What is Laughing Gas Doing In My Whipped Cream?

Laughing Gas in Whipped Cream

You may recall laughing gas from visits to your dentist. But did you know that the same gas is also used in whipped cream and cooking sprays?

Here, for example, is the ingredient list of Lucerne Whipped Topping:

cream, water, sugar, corn syrup, nonfat milk, contains less than 2% of: natural and artificial flavor, mono and diglycerides, carrageenan. propellant: nitrous oxide.

What you need to know:

The scientific name for laughing gas is nitrous oxide (N2O), chemically constructed of 2 nitrogen atoms and one atom of oxygen. It is colorless, odorless, and has slight anaesthetic properties. It has been loved by dentists and their patients for over 2 centuries.

Nitrous oxide has another interesting property – it is highly soluble in fat. Whipped cream is of course very high in fat. If you whip cream at home, you know that the whipping basically increases the volume of the cream by adding millions of tiny air bubbles to it. Adding air to cream increases its volume two fold. But adding N2O increases it by 4!

Nitrous oxide is an inert gas, and is considered a safe food additive. It is mixed in liquid form with the liquid cream inside the canister, displacing any oxygen. This inhibits the cream from going rancid.

Once squeezed out by a trigger happy child (or parent), the  N2O turns into a gas, thus  turning the cream into a foam. But eat your whipped cream quickly, as nitrous oxide will start to react with the oxygen in the room and your cream will go back to liquid form within 20-30 minutes.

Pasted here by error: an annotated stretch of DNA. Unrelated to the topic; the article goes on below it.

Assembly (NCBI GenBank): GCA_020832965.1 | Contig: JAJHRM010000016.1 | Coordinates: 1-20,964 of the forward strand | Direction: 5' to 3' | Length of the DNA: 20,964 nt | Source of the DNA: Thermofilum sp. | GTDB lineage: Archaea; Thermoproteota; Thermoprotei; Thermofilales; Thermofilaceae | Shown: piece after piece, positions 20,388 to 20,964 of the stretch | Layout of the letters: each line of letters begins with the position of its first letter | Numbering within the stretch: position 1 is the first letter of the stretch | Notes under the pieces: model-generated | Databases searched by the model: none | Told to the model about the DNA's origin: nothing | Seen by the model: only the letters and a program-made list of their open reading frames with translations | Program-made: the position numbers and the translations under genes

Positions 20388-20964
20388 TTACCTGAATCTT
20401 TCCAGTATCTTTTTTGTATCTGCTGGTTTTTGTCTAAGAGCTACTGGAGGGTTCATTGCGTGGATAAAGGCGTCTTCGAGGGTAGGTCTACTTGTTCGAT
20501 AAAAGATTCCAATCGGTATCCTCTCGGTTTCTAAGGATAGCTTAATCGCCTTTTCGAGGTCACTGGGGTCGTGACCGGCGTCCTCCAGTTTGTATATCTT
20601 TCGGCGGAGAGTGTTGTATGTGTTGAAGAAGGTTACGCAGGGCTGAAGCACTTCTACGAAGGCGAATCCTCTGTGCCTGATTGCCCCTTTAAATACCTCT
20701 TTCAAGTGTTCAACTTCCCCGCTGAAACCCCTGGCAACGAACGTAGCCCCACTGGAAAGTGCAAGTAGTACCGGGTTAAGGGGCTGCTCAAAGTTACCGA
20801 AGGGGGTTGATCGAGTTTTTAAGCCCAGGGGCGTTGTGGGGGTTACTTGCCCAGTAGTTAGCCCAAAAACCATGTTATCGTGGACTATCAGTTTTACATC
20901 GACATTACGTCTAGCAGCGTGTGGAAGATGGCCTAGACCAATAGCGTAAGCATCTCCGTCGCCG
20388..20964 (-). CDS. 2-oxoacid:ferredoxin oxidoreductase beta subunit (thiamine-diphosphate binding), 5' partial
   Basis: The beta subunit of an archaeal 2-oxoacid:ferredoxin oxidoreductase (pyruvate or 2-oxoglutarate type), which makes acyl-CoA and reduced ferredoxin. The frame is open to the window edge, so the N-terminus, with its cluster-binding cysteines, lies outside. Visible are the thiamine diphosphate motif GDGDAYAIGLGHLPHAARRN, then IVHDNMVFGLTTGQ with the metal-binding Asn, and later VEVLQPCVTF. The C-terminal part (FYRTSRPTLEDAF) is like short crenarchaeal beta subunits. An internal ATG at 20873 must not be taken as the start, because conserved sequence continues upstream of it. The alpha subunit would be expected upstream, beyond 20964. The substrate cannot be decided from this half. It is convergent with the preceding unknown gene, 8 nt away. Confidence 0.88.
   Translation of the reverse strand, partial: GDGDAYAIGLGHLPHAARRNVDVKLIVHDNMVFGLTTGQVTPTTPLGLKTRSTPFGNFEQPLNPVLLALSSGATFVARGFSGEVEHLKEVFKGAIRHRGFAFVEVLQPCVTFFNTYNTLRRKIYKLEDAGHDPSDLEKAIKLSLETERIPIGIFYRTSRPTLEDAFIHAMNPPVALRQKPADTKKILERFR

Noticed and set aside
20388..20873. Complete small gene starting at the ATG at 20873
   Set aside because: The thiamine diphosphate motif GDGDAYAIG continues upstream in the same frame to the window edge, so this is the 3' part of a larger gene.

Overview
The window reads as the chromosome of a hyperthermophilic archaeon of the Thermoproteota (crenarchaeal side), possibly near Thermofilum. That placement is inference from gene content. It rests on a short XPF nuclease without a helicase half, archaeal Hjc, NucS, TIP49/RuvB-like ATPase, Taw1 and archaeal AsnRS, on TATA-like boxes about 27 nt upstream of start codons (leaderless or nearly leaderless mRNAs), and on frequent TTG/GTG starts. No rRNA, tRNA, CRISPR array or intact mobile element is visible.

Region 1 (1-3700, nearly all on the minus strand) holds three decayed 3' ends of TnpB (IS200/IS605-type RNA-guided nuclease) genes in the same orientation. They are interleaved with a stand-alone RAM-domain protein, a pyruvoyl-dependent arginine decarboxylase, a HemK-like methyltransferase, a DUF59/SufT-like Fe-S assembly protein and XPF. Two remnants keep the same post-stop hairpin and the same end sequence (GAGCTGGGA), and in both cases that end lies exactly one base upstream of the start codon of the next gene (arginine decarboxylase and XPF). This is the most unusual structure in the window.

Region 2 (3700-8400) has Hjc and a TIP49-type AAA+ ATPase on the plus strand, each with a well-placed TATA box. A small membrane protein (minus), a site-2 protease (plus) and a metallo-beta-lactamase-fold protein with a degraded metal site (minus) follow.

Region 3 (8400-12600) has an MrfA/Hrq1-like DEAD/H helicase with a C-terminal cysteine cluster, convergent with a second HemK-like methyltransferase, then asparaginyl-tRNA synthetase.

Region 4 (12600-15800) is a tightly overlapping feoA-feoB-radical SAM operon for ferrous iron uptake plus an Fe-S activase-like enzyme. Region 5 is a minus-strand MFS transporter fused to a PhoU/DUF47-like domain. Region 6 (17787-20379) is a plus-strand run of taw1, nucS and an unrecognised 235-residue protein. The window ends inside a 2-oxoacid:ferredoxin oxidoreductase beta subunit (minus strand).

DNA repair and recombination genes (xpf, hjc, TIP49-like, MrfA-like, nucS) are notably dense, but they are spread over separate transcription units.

So as you can see, shelf life and volume have turned laughing gas into a food product “ingredient”.

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  • Jenna

    Oh….kay. So. Where on the whole Good/Bad/Meh scale does this ingredient go? Mildly interesting post, but rather… half written. You’ve just announced there is this stuff in the food – but other then saying it’s in there (which is announced on the can) and that it makes cream in a can ~ugh~ 4x ‘whippier’ for a brief time, but beyond that… not a whole heck of a lot. I’m glad I have the app, I’m interesting in learning more about my food/the food industry but seriously guys. More and more of these posts feel like that panicked bit of homework you do on the busride into school because you forgot the night before. You have a start to each of them, but they never seem to actually come to the point. ~A~ point. Not sure what is going on with the site but this is becoming the common rather then just an off day. And shelflife & volume have turned LOTS of random things into ingredients. If it’s on the label, it’s an ingredient. What I want from ya’ll is help finding out the good/bad of it. Not something that boils down to “So, this is in there. Weird, right?”

    I can get that from the Huffington Post. I kinda view your writers as several steps above ~that~. But lately? Not… so much.

    • HawkJRL

      Agree.
      Hasn’t this always been in this sort of product? Why is it newsworthy now?
      Wouldn’t a more helpful post be to tell viewers how to make their own whipped cream ?

      • Caty

        Easy- heavy whipping cream, vanilla and a bit of icing sugar- beat on high till whipped or about 2 mins :)

    • aemish

      I second that emotion. I’m tempted to start relegating these to the spam folder.

  • Learning ’bout food

    Thanks Fooducate, this was interesting.

  • http://practicingresurrection.wordpress.com/ Bill

    When I was in college (a long time ago) I knew some kids who would take whipped cream containers like this in the grocery store and sniff the Nitrous Oxide that comes out before the whipped cream. A couple of them were charged with shoplifting. Interesting case since they put the product back on the shelf after sniffing the laughing gas. Appropos to nothing, perhaps… Just reminds me of something that was amusing at the time.

    • http://www.facebook.com/KimberlyDoster Kimberly Doster

      When they sucked the nitrous out, they a)contaminated the product with their mouths, b)made the product useless, as it won’t come out of the can with no propellant, and rendered it unsalable, so the store lost money.